#ShirtStorm @ Atlanta Spartan Sprint: Brand Competition Or Violation Of Personal Freedom?
The situation at the Atlanta Sprint was poorly handled - no question about it. Here’s to hoping that this is an isolated incident, which does not reflect the culture of the Spartan Race. I’d hate to think that the most competitive race series cannot handle a little bit of competition.
A number of years ago, while working for Research In Motion (now BlackBerry), I have once whipped out an HP handheld device in a meeting. The look from my manager was murderous. I got the hint.
Brand competition is a real thing - especially, in the increasingly competitive obstacle racing industry. Brand recognition does not come easy.
Notice, that in the previous example, I did not get onto a soapbox, waving around my HP device, declaring how I had a right to use whatever device I wanted. It simply seemed disrespectful.
“Hold on”, you may say. But it’s not like a Spartan employee was wearing a BattleFrog t-shirt in this case. You are right. Although that would have been funny. I can just imagine a photo of Norm, sporting a bright orange headband, leaking on social media. How deliciously scandalous would that be?
Every racer can wear whatever they damn please to the start line, unless it is explicitly stated in the rules that they cannot.
As you sign the Spartan Race participation waiver, you “irrevocably grant unlimited permission to Releasees, to use, reproduce, sell and distribute any and all photographs, images, videotapes, motion pictures, recordings or any other depiction of any kind”. In other words, if you see your own smiling mug on a huge Spartan Race poster overlooking Time Square, the company owes you nothing. It’s their image.
But the waiver does not include any references to gear worn or products advertised. BeetElite from head to toe? Go for it. Wear a Spartan t-shirt to a BadAss Dash (as I have unintentionally done in the past), wear a Tough Mudder t-shirt to a Spartan Race. Hell, wear a tutu - many do!
Yet, race organizers asking a racer (nicely!) to remove or cover up a piece of clothing with another race’s logo before promotional photos are taken for the race is reasonable.
After my friend Rhonda, who is a visually impaired ultra runner, completed her first Tough Mudder in New Jersey, we were interviewed by TM marketing team. One of the guides was asked to cover up the Spartan logo on his sweat shirt. Completely understandable, no?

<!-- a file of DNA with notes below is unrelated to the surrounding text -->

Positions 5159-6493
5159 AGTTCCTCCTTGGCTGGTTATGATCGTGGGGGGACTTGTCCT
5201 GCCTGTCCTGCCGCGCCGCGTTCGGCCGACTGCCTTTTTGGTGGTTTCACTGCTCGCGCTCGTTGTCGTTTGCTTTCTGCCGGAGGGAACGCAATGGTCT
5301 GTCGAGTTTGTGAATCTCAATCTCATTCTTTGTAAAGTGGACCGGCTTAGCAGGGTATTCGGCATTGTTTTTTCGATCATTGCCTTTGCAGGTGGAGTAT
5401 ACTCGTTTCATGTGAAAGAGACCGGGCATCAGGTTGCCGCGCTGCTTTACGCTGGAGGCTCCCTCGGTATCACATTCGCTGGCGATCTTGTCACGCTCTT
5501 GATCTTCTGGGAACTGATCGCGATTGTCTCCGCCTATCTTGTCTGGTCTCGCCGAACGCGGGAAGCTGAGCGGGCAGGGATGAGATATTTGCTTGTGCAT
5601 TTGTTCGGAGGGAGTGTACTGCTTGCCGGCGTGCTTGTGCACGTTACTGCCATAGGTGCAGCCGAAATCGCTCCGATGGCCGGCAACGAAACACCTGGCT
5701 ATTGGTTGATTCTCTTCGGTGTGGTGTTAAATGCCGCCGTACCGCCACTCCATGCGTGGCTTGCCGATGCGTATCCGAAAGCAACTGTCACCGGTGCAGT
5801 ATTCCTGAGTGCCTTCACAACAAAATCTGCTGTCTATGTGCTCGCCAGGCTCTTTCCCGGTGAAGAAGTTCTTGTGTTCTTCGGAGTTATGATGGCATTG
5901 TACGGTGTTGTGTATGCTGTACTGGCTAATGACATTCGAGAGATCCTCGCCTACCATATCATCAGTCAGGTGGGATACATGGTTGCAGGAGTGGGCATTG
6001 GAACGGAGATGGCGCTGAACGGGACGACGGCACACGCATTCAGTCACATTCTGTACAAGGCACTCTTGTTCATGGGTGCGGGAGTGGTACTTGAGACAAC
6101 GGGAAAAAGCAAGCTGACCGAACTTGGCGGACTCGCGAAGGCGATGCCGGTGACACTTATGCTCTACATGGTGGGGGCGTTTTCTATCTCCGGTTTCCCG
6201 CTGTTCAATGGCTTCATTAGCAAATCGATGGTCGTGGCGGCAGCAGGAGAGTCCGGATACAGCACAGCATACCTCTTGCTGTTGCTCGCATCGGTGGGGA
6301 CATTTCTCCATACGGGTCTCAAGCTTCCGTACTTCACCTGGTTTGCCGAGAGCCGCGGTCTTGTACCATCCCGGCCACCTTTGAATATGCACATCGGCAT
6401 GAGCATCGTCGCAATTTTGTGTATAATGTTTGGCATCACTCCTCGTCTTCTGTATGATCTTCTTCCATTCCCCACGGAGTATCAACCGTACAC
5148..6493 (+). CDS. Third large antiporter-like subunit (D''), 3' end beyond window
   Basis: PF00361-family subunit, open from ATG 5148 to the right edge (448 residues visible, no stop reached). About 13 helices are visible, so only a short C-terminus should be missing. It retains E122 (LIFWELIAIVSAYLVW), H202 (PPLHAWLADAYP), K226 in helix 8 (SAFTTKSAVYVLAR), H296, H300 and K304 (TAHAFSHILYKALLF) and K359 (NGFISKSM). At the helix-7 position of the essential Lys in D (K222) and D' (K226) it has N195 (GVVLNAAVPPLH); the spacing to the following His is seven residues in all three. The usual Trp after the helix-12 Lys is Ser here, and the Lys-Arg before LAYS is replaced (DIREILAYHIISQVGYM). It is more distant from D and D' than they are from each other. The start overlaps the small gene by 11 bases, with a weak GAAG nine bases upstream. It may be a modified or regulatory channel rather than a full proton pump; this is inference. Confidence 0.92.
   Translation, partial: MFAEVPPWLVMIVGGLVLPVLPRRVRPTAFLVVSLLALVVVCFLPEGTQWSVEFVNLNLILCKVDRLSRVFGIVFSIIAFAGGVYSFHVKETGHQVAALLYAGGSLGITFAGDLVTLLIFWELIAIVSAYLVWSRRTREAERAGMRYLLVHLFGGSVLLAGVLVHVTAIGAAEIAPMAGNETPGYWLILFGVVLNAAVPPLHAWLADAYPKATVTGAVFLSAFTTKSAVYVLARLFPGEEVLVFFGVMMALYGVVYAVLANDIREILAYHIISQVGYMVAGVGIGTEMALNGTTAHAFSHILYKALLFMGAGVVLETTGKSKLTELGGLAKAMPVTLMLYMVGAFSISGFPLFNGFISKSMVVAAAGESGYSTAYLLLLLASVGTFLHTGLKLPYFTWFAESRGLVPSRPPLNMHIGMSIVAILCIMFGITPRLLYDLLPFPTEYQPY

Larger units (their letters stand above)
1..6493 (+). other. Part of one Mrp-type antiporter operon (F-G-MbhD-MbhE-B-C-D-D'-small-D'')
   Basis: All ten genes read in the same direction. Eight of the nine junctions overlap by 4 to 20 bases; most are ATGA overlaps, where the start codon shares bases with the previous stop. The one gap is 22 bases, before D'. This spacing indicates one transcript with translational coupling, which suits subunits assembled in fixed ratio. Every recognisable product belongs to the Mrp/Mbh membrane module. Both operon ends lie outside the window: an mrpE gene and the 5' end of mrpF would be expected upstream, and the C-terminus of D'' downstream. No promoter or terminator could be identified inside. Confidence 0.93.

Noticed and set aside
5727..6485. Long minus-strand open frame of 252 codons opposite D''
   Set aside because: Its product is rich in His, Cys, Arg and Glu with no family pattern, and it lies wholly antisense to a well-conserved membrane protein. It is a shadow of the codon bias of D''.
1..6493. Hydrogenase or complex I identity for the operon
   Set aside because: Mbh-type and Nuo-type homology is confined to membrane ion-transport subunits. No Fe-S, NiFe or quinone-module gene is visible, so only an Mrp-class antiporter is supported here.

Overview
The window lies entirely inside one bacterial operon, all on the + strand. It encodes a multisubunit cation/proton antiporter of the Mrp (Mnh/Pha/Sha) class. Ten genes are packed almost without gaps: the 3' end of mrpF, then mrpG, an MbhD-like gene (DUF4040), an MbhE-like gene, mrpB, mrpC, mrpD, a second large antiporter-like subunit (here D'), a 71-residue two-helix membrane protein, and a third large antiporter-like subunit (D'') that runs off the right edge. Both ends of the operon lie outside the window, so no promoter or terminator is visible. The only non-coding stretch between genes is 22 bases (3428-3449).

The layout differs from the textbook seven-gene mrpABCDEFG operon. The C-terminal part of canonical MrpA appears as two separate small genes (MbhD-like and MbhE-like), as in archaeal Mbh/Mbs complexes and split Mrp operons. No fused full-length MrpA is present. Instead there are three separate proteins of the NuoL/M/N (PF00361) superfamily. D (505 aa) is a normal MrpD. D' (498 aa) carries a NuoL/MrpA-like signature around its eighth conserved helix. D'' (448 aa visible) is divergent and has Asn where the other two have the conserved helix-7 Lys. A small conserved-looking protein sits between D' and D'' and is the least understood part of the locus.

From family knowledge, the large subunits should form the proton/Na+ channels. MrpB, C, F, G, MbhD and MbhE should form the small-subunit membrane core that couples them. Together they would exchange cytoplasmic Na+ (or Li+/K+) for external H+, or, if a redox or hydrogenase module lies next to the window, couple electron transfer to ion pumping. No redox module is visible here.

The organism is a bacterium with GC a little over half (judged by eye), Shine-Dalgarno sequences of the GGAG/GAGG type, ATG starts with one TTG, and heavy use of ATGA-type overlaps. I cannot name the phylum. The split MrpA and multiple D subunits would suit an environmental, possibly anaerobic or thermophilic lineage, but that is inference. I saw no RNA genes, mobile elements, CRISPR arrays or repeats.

I interviewed Shayne MacKay, a brand strategist, with over 20 years of experience in brand development, marketing and advertising. MacKay, who boasts the Harvard Business School’s executive program in marketing and design management as part of her professional background, had this to say:
It’s not necessarily an ethical issue, it’s a legal issue. Both race organizations would have legal and contractual obligations to their own sponsors and investors. If you have someone standing on their podium in a race shirt of a competing organization, they have every right to ask a racer to remove that shirt. The podium is a major promotional opportunity. This is not only a competition in the field, it’s a competition for the brands too. Sports promotion is really very tricky - everyone is getting paid by someone out there - and there are so many contractual arrangements and exclusions and inclusions. The reality of this situation is: follow the money.
One could argue that it is not the responsibility of participants to comply with sponsor obligations. But, it’s not like the idea of athletes only having to wear certain brands is new.
In 2014, the CrossFit community was furious after learning that CrossFit athletes had to wear Reebok gear only, from head to toe - all provided by the Games major sponsor.